The French-Canadian tenor Frédéric Antoun proved to be a fascinating discovery in the role of Belmonte, Konstanze's faithful lover and would-be rescuer. In possession of a beautiful lyric voice, Antoun's characterisation fitted perfectly the ardent yet innocent persona of a Mozartian lead tenor, such as Tamino from Die Zauberflote. Most exciting however was his power and added darkness in the more "dramatic" moments of the role - neither forced nor overplayed. The opening aria "Hier soll ich dich denn sehen" showed us that we were in for a treat, and the tender yet passionate "Konstanze! Dich Wiederzusehen...O Wie Ängstlich" was mesmerising. Definitely a tenor to watch, and one with an interesting career ahead.
The English woman who causes so much trouble and consternation for poor Osmin is Blonde, the servant of Konstanze. While written for a much lighter voice, the role is no easy earner. Requiring a range of low Ab to high E (!), any soubrette coloratura coming to the role needs complete command over her instrument and complete confidence in her abilities. Malin Christensson performed admirably in the role, with the difficult first aria "Durch Zärtlichkeit" admirably performed, though the first of the high E's was a little screeched. The duet with Osmin "Ich gehe, doch rate ich dir" following straight after "Durch Zärtlichkeit" drops down to the other extreme of the range with Christensson dropping to a low Ab mimicking Osmins low Eb. Her aria "Welche Wonne, welche Lust" was performed perfectly, and with exactly the right amount of oomph required.
The role of Pedrillo has one of my favourite arias for tenor: "Frisch zum Kampfe! Frisch zum Streite!" With two long, fortissimo high G's, a throw-away high B, and three punchy high A's at the end, it's not an aria for the weak and feeble. Tilman Lichdi was more than up for the challenge, powering out those tricky high notes, and adding a dramatic and humorous interpretation to the proceedings. Lichdi also excelled in his duet and trio with Osmin (and Belmonte), and in the ensembles, but the biggest suprise came with his serenade "In Mohrenland gefangen war” which was beautifully lyrical and tenderly performed, but still with classic the Lichdi sense of humour.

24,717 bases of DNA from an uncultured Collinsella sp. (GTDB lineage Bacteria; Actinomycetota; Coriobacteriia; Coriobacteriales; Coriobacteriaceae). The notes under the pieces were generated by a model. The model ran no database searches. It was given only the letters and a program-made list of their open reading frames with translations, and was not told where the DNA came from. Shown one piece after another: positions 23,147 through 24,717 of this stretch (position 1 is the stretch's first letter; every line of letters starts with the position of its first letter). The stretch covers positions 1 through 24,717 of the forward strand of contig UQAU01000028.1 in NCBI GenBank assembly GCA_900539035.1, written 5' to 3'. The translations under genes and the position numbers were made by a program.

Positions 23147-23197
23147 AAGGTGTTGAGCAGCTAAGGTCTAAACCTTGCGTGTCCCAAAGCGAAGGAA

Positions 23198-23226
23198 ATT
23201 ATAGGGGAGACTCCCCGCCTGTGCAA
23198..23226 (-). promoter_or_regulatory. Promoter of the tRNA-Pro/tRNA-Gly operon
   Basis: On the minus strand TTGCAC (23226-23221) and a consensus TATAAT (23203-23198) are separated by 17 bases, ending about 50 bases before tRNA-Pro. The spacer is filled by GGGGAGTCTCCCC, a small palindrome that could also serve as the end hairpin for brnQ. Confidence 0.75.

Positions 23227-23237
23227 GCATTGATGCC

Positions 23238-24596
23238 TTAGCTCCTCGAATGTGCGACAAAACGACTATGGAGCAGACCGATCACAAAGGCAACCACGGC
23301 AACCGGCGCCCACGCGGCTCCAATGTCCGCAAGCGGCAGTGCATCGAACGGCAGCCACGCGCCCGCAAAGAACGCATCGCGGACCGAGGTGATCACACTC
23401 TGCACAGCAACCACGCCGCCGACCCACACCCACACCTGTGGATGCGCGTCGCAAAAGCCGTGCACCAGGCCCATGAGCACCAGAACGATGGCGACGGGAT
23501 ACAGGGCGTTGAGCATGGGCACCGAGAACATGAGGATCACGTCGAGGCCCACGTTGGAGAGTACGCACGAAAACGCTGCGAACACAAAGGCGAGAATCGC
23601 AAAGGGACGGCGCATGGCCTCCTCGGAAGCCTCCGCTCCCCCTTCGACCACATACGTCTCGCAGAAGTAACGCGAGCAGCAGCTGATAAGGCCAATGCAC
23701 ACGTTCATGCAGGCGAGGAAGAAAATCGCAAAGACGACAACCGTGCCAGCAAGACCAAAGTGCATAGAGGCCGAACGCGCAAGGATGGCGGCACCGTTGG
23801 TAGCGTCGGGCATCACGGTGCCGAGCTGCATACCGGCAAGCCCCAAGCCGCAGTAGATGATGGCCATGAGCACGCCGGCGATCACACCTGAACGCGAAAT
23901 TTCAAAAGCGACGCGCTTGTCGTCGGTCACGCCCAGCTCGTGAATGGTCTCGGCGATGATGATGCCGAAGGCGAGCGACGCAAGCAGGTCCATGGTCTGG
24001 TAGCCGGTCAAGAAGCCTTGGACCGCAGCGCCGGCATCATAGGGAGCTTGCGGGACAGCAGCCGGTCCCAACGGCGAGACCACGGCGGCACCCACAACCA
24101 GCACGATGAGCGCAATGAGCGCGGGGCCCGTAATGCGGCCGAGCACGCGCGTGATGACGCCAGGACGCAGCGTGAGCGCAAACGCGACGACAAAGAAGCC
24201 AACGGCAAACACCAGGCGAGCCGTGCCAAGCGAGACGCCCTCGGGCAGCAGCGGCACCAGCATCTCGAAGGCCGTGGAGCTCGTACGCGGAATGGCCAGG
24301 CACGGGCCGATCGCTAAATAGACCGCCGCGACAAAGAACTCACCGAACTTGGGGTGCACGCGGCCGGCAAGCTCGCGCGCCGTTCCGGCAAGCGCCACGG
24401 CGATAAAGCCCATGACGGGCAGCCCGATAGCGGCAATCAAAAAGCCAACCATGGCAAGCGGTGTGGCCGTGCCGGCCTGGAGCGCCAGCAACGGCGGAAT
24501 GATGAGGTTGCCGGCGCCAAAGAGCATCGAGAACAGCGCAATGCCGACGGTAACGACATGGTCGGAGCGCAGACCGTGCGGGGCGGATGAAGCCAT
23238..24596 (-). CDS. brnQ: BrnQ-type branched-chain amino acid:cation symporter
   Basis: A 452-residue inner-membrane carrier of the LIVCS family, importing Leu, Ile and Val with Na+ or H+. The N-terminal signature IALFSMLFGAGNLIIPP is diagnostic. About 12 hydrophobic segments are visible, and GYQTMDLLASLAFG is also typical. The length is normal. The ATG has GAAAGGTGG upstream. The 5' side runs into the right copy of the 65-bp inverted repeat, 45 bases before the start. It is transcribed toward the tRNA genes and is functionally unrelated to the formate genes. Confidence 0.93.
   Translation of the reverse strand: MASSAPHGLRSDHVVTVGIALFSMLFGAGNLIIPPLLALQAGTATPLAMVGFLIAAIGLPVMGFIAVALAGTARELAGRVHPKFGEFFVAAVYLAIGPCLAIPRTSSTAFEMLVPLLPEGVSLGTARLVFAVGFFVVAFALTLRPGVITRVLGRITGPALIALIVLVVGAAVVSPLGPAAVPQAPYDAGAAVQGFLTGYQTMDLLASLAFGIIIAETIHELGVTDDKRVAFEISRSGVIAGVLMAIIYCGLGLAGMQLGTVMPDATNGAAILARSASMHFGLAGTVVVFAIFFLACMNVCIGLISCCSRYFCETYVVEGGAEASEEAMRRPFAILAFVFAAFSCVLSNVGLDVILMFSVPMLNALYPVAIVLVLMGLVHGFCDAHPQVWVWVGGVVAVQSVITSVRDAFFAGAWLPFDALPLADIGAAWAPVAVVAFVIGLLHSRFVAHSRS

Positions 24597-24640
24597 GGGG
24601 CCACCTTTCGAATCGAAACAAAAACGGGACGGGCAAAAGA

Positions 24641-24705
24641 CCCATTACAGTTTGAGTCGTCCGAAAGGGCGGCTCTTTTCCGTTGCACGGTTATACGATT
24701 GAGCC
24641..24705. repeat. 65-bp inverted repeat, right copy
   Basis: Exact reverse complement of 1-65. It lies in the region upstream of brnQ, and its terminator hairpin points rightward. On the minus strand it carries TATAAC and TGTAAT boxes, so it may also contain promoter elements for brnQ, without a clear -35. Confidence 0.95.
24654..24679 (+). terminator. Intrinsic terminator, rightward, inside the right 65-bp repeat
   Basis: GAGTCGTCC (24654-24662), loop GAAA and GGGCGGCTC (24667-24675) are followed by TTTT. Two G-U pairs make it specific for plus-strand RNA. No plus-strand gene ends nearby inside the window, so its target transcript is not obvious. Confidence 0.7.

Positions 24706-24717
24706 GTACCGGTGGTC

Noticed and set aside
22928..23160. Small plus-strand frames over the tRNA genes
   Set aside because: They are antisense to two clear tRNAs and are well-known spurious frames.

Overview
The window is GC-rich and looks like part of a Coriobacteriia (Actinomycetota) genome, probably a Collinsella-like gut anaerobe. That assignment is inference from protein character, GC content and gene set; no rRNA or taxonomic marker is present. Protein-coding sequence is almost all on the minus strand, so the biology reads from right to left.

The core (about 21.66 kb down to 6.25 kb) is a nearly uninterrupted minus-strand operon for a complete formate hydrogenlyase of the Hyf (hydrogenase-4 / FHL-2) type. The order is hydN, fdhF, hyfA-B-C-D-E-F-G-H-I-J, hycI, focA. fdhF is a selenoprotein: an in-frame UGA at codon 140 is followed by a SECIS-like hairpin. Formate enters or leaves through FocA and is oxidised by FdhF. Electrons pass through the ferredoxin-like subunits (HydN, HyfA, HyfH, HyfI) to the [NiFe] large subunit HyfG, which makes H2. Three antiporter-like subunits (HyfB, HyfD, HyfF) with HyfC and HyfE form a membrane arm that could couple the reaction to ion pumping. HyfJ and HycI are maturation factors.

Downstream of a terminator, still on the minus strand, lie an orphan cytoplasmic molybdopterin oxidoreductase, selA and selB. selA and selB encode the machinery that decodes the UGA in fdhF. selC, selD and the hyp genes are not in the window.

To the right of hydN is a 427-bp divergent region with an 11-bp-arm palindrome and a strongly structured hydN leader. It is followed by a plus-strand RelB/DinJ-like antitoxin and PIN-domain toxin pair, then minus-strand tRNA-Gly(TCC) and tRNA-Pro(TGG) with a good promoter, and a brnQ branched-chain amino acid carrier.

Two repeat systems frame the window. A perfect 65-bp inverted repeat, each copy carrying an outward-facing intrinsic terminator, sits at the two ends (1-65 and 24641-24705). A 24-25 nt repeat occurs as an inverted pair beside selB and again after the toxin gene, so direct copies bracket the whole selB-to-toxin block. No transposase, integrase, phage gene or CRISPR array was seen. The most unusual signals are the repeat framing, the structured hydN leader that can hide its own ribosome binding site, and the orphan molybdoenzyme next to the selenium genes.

Alastair Miles was a last minute replacement in the role of Osmin, so it was completely understandable that he sang from the score during the concert. What was amazing though was the amount of contact and interaction with the audience and the other performers - much more than one would expect from a last minute replacement. His characterisation of Osmin was impeccable: comic, brutish, childish and lecherous. Miles is becoming a bit of a favourite here at Show Me Something Interesting: have a look at my review of Niobe, Regina di Tebe for a review of his performance as Poliferno.
His ability to soften the head voice in the aria "Wer ein Liebchen hat gefunden" made the dives down to the low G all the more lascivious. His first duet, with Belmonte, Verwünscht seist du samt deinem Liede!" had Miles in true bass territory with a low Eb and a low E which were both audible and unstrained. His aria "Solche hergelaufne Laffen", his rant against Pedrillo, was suitably vicious, and the oriental ending to the aria was fast and punchy. His performance in the duets and trio with the tenors and with Blonde (where he again hit an Eb) had great comic timing and acting, again suprising given he was a last minute replacement.
The tour de force for any Osmin though is the final aria "O, wie will ich triumphieren", full of low F's, three low E's and two low D's, one lasting quite a long time, with some high parts, especially toward the end. Miles performed admirably, though the last low D was very quiet. Having performed this myself though for my GCSE exams, I give full credit to Miles for performing this at all at short notice.